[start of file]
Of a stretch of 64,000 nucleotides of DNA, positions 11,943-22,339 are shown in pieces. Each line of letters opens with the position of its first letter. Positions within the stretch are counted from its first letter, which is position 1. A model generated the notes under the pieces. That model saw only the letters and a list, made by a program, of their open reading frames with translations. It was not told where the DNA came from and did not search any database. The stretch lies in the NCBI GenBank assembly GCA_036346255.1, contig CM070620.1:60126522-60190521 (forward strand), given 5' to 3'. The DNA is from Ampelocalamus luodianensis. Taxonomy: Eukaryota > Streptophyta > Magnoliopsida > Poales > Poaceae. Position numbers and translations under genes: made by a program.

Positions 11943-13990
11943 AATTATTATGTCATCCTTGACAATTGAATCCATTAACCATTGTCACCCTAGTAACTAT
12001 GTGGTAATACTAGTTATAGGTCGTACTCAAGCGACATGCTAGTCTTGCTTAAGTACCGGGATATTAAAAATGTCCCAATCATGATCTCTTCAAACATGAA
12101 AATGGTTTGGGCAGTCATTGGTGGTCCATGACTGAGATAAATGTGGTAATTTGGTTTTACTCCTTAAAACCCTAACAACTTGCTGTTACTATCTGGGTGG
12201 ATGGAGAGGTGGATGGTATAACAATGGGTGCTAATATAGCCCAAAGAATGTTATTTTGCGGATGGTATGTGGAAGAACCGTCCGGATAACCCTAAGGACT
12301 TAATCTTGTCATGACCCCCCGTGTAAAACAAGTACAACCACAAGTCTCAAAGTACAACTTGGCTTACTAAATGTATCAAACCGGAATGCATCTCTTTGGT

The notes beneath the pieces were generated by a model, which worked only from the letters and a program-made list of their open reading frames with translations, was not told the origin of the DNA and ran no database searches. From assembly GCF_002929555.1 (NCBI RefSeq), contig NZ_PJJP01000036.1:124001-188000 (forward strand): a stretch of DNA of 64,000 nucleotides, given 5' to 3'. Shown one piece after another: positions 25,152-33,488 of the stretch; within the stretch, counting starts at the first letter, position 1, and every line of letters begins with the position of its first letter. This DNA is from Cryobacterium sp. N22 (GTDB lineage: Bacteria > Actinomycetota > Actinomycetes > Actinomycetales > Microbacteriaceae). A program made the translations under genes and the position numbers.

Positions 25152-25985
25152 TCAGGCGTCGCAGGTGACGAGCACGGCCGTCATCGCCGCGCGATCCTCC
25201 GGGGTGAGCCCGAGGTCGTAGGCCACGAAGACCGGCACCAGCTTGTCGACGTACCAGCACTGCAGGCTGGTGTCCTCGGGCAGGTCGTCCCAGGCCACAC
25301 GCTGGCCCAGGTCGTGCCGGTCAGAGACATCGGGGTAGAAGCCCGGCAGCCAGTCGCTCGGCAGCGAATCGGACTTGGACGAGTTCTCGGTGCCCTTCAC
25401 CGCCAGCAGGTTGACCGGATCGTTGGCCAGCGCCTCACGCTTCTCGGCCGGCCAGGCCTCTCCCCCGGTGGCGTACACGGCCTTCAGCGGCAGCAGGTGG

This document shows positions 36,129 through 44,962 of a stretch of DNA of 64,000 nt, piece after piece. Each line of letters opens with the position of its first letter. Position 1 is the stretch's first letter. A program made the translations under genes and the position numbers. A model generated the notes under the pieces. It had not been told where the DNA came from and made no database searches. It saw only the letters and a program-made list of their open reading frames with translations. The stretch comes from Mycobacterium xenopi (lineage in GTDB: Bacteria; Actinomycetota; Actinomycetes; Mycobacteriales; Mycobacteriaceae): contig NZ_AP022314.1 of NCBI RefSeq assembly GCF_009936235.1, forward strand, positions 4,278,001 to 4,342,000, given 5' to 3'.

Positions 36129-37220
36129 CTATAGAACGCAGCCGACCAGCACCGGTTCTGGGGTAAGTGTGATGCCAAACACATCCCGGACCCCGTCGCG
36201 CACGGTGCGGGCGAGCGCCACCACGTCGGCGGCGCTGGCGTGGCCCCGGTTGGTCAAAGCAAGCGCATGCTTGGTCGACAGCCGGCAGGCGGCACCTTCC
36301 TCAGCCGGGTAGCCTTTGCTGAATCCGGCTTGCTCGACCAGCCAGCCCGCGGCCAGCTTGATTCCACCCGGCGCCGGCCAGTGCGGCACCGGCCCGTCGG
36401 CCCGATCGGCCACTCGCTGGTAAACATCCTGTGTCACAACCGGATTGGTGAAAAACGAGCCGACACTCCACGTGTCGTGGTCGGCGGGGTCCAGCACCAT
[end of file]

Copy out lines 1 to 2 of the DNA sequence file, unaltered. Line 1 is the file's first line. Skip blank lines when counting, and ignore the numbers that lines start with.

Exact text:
Of a stretch of 64,000 nucleotides of DNA, positions 11,943-22,339 are shown in pieces. Each line of letters opens with the position of its first letter. Positions within the stretch are counted from its first letter, which is position 1. A model generated the notes under the pieces. That model saw only the letters and a list, made by a program, of their open reading frames with translations. It was not told where the DNA came from and did not search any database. The stretch lies in the NCBI GenBank assembly GCA_036346255.1, contig CM070620.1:60126522-60190521 (forward strand), given 5' to 3'. The DNA is from Ampelocalamus luodianensis. Taxonomy: Eukaryota > Streptophyta > Magnoliopsida > Poales > Poaceae. Position numbers and translations under genes: made by a program.

Positions 11943-13990